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Swedish PM promises to tackle segregation

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Swedish PM promises to tackle segregation
Löfven speaking at the annual Almedalen politics meet-up. Photo: Henrik Montgomery/TT
07:50 CEST+02:00
Swedish Prime Minister Stefan Löfven has announced a new government programme designed to combat segregation in Sweden.

In his Tuesday speech at the annual Almedalen politics meet-up on Gotland, the Swedish PM warned that the country may be fractured if segregation is not tackled.

“There must be an end to the shootings, car burnings and drug trade,” he said.

“Religious extremist should not be able to gain power in the public sphere and decide where women can be, and how they dress.”

Löfven presented the ten-point government scheme before his speech. Running until 2025, it will receive 250 million kronor ($29.2 million) of government funding.

Among the points promised were a review of the punishments for attacks against police, as well as handing Sweden's employment agency Arbetsförmedlingen the mission of increasing employment among foreign-born women.

Tens of millions of kronor per year will go to school initiatives in disadvantaged areas, while 14 million kronor ($1.6 million) will be directed towards supporting sports leaders.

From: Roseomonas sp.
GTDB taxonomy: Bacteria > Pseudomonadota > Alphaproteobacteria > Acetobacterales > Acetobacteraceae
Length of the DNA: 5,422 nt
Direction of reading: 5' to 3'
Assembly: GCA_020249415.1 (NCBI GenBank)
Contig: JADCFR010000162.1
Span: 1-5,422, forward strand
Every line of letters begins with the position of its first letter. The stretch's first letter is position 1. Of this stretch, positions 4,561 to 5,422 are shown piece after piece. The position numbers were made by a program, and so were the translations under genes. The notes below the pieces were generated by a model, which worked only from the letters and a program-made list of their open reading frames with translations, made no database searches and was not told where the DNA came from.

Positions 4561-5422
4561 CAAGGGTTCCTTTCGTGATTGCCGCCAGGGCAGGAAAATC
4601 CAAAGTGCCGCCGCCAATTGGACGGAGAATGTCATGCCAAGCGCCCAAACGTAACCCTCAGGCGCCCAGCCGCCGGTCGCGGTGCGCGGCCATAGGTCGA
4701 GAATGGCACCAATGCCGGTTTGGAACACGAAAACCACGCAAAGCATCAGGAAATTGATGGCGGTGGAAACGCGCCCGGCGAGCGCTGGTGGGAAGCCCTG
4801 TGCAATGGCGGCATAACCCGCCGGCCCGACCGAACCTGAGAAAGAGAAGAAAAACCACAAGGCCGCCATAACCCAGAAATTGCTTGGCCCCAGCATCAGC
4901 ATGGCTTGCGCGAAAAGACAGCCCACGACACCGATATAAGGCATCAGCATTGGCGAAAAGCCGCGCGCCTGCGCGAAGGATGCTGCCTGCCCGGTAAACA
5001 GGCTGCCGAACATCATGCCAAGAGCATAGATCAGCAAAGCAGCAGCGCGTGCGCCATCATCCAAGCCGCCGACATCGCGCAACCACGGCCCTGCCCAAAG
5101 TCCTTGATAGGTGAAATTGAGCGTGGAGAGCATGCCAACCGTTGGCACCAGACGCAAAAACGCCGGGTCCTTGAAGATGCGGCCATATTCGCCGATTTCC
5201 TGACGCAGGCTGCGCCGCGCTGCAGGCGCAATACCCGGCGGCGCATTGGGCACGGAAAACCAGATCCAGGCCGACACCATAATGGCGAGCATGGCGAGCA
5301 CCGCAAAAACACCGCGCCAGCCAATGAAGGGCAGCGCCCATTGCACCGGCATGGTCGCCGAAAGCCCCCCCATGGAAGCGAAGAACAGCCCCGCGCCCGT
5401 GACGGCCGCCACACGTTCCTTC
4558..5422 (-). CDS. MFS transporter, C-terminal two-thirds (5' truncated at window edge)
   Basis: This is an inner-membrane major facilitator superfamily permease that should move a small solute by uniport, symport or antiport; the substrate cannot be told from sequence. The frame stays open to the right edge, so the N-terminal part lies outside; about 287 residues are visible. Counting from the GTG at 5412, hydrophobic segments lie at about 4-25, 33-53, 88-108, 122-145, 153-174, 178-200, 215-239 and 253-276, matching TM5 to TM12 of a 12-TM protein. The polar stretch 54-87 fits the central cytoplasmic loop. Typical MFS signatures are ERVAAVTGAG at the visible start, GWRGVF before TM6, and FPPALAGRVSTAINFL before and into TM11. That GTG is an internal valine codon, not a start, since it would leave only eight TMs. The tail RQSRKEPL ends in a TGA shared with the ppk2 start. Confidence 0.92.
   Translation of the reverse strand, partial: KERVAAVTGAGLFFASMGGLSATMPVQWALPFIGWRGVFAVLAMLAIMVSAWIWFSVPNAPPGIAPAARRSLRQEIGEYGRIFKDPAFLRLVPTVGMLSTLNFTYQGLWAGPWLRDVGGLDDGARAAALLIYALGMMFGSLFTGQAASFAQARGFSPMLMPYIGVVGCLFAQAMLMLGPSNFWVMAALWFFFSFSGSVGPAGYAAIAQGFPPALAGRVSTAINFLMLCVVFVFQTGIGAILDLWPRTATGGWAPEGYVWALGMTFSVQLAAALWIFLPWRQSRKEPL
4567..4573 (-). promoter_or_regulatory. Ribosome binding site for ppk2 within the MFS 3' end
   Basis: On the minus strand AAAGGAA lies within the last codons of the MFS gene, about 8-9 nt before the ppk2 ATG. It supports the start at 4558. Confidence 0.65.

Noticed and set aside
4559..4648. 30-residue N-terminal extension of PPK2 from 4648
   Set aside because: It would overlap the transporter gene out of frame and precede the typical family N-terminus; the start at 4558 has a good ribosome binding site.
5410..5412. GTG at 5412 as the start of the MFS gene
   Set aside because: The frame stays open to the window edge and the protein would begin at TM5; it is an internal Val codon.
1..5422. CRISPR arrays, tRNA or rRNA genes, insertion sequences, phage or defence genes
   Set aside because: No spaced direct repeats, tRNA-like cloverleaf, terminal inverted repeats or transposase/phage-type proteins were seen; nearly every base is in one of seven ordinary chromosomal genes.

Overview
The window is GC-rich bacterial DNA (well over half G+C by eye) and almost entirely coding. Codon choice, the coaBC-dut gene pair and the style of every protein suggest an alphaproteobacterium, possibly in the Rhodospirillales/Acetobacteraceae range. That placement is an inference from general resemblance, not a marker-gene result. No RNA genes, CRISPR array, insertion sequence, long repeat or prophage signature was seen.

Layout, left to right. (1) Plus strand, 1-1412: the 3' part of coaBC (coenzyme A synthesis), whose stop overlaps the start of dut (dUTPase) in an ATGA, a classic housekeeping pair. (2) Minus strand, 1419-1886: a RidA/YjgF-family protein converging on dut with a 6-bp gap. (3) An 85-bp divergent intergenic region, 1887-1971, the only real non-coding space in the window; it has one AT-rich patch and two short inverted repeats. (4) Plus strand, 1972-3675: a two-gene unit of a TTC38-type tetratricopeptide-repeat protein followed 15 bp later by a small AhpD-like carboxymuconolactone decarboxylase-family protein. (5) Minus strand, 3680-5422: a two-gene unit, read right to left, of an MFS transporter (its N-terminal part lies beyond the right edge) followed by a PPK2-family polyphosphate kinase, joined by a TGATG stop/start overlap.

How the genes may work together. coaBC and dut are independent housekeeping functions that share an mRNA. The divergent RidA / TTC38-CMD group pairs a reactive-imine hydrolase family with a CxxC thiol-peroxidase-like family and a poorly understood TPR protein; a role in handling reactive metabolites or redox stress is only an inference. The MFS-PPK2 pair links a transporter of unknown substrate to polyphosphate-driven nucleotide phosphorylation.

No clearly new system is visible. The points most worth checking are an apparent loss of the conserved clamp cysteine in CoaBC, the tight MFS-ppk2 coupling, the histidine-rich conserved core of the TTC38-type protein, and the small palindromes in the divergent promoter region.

Swedish police have identified 53 vulnerable residential areas, of which 15 are considered particularly vulnerable. The latter are characterized by parallel social structures, violent religious extremism, and a difficulty for police attempting to carry out their duties there.

The Prime Minister rejected suggestions that the programme would mostly consist of surveys and studies, saying that was “not a correct description” of the project.

Löfven also talked about the government investing 60 billion kronor ($7 billion) in “societal building” in the form of a larger programme first outlined last spring. That larger scheme includes sending 10 million kronor ($1.1 million) extra in grants to municipalities, as well as investment in schools, transportation and homes. Those investments are for the entirety of Sweden.

When asked by Swedish news agency TT how the money from the new program will be correctly directed towards the affected areas, Löfven said that there will be an agreement made between delegations and the municipalities in vulnerable areas over what should be done.

Political science professor Jonas Hinnfors said he was surprised to find Löfven's programme vague and containing little money, while the government simultaneously depicts segregation as one of the great social challenges in Sweden.

“They are exposing themselves to the risk of receiving strong criticism for not doing much about a problem they are talking about in such strong terms,” he told TT.

The political scientist said he thinks the reform is fresh evidence of how difficult it is for the Social Democrats to allocate resources to projects considered “major reforms”.

Sweden's opposition Alliance coalition criticized the scheme. Centre Party leader Annie Lööf described it as “meaningless”, calling for concrete initiatives and highlighting the Alliance proposal of hiring 2000 more police officers.

Moderate party secretary Tomas Tobé was surprised meanwhile that the possibility of tougher sentences for attacks against the police will first require investigation.

“It isn't enough to investigate when stones are raining over the Swedish police,” he said.

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